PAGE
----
When Isn’t Life Insurance Taxable?
Despite the long list of situations described above in which life insurance is taxable, it’s actually not taxable most of the time.
What we mean is most people with a life insurance policy don’t fall under any of the specific situations outlined above.
Simply put, most people won’t pay taxes on their life insurance benefits.
In addition to the actual benefits remaining tax-free, any related cash value gains, surrender of payouts, and dividends also remain free of taxes while they remain in the policy.
However, it’s important to note life insurance and taxes can become a complex issue. It’s always a smart idea to run through your policy with a financial advisor, agent or accountant to ensure you won’t have to pay any taxes.
Avoid Taxes with Life Insurance
Buying a life insurance policy can actually help you avoid paying more taxes in certain situations.
Case in point: life insurance dividends, payouts, and cash value accumulation aren’t taxable most of the time.
The tax-free nature of these factors enable you to grow the value of the money you put into your life insurance policy without paying taxes on the growth. Much like a 401(k) or IRA, they gains are tax-deferred.
It’s possible to further protect yourself from taxes with careful planning. You can do this by creating an irrevocable trust.
An irrevocable trust is used to manage a person’s properties and businesses after they die by someone they choose. This life insurance trust can pay for all of these expenses related to their estate without being taxed.
Of course, using life insurance to avoid such taxes is a tactic which generally requires knowledge of both tax law and life insurance policies.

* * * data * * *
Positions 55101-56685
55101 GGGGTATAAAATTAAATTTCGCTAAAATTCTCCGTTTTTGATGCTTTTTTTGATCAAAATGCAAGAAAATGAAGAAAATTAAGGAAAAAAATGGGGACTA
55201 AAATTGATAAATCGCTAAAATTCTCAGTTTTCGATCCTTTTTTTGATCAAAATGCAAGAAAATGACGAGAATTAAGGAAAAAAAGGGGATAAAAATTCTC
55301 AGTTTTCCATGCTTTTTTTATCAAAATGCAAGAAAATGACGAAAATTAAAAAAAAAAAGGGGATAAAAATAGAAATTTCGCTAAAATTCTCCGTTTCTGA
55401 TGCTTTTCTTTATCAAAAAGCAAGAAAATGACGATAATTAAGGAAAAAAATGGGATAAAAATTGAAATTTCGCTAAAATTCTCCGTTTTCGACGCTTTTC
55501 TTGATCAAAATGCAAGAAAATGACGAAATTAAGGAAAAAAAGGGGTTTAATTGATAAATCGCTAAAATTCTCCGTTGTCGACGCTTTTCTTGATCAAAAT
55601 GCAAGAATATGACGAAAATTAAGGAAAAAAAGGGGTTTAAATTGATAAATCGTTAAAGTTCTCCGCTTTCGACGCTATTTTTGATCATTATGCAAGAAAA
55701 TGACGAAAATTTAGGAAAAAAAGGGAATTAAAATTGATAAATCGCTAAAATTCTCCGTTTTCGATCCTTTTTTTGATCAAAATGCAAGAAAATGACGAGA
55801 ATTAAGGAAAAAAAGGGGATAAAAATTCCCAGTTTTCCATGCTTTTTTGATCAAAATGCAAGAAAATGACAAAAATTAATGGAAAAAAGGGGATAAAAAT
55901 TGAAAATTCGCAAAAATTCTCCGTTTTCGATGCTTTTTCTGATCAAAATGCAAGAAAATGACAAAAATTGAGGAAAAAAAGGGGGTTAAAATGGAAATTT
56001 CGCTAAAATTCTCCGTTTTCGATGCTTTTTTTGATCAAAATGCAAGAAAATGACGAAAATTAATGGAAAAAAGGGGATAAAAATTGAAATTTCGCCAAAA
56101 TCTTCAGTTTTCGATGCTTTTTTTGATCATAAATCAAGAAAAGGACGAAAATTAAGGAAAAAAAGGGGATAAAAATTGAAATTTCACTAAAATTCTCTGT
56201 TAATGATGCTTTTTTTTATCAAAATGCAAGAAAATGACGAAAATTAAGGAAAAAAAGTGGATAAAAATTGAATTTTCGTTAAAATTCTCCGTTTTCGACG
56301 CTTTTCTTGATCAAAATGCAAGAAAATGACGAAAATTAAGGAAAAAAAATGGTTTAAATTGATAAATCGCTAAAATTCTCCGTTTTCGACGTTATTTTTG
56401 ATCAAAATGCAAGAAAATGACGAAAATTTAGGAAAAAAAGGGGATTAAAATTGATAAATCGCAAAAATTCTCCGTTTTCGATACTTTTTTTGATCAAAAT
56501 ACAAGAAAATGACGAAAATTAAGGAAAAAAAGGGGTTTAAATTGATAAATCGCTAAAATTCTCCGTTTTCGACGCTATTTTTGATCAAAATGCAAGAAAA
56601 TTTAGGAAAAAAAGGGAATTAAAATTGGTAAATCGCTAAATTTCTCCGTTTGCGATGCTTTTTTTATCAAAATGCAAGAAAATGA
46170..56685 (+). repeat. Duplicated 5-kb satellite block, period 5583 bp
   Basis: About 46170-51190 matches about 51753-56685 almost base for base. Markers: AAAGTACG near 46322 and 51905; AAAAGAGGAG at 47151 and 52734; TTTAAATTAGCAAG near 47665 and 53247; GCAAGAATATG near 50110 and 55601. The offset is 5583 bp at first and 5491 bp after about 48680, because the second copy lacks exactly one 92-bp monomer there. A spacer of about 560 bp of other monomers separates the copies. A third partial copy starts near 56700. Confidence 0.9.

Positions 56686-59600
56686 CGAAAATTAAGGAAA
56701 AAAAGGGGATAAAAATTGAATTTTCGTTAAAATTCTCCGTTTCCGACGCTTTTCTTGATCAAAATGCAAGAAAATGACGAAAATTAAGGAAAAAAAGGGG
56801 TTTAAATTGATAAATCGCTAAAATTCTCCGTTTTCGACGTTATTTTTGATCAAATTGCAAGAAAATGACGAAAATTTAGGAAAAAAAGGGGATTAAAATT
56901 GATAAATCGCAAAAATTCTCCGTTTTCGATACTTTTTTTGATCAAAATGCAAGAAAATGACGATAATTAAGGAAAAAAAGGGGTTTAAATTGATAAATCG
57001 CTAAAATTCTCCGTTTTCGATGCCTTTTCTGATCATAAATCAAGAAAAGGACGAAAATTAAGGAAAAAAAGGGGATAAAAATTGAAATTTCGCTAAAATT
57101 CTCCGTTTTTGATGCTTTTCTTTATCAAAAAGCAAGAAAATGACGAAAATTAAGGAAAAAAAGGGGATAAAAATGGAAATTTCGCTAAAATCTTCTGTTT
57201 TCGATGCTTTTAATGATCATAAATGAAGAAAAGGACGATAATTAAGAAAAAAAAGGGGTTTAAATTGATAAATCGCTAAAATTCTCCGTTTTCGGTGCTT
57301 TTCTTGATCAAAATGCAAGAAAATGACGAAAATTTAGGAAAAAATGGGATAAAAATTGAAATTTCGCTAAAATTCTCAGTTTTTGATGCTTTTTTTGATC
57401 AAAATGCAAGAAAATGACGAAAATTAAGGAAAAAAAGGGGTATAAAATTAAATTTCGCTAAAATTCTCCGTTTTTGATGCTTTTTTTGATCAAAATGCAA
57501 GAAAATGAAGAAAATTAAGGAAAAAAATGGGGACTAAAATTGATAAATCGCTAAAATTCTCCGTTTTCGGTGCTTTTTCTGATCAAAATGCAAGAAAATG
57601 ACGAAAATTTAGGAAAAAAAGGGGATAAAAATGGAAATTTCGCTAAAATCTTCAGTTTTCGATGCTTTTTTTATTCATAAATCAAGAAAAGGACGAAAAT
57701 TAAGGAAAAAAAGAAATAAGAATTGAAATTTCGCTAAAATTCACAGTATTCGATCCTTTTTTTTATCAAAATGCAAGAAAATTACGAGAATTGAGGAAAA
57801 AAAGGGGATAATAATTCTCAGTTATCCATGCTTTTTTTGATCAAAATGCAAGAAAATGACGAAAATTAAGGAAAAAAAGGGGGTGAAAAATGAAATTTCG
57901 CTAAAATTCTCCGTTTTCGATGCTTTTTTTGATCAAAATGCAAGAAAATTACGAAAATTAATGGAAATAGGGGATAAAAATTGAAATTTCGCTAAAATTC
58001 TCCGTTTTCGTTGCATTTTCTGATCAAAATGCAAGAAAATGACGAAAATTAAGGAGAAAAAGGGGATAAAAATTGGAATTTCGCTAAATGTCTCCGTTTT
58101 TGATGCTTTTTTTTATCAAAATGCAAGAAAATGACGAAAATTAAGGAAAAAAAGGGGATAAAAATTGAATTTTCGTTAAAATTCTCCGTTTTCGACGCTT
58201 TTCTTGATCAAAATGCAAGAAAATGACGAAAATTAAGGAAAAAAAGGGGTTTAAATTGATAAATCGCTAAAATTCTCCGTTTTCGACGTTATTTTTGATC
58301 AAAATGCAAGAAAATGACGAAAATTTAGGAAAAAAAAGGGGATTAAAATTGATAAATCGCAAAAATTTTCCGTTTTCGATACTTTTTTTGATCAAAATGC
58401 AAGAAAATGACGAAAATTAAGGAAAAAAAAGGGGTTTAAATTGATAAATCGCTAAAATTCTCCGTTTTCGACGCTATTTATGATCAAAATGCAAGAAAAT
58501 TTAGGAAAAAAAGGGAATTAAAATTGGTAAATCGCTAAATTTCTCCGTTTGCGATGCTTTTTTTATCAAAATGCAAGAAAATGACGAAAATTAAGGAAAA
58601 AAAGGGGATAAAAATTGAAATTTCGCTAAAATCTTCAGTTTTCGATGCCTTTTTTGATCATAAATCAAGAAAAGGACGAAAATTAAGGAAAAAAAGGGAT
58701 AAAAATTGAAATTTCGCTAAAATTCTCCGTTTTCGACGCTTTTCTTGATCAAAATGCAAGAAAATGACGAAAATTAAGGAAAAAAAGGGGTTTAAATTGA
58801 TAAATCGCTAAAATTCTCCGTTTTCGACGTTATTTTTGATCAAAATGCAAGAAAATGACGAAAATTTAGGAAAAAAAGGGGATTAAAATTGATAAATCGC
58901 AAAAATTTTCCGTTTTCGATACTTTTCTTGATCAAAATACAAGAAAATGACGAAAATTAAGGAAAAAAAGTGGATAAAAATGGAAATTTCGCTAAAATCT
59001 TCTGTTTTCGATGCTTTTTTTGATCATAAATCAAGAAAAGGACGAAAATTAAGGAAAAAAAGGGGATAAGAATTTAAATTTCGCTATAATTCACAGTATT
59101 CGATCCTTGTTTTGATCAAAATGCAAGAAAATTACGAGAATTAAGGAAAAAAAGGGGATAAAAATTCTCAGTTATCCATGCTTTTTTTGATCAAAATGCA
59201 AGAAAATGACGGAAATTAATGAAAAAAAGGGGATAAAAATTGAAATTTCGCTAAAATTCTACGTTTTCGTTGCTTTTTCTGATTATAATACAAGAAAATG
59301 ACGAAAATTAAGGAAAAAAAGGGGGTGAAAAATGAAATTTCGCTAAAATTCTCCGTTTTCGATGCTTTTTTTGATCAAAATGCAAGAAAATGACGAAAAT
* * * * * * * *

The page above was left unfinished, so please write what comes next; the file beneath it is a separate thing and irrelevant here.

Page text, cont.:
That’s why anyone interested in such tactics would do well to hire a financial advisor to help them create an effective, and legal, strategy.
Start Planning Now
You can rest assured going into a life insurance purchase that your new policy probably isn’t taxable if you don’t make any radical moves.
Pay into it each month and it should be paid out to your beneficiaries without being taxed upon your death.
Of course, there are other reasons to buy life insurance, beyond simply not paying taxes on your policy’s value.
These other benefits include helping your family after your death. A life insurance policy is designed to give them some financial cushion after you pass away, regardless of taxation; it’s all about paying less now for your family to get more later.
In addition to providing for income lost by your death, life insurance also covers your actual funeral and burial costs as well as any expenses related to grief counseling for your loved ones.
It’s important to note, all life insurance policies are different. That’s why it’s so important to do your research so you can find the absolute best one for you and your loved ones.
Buy the Best Life Insurance Policy
As mentioned above, it pays off big time to do your research.
You’ll soon see there’s a startling variety in the quality of service offered by life insurance companies, even those who offer relatively similar rates and policies.
Our thorough life insurance company reviews will help you see the pros and cons of the most popular companies, as well as exactly what type of products they offer, so you can make the best choice possible.
And, finally, we still recommend seeking out an advisor if you’re specifically looking to tailor your purchase for tax advantages.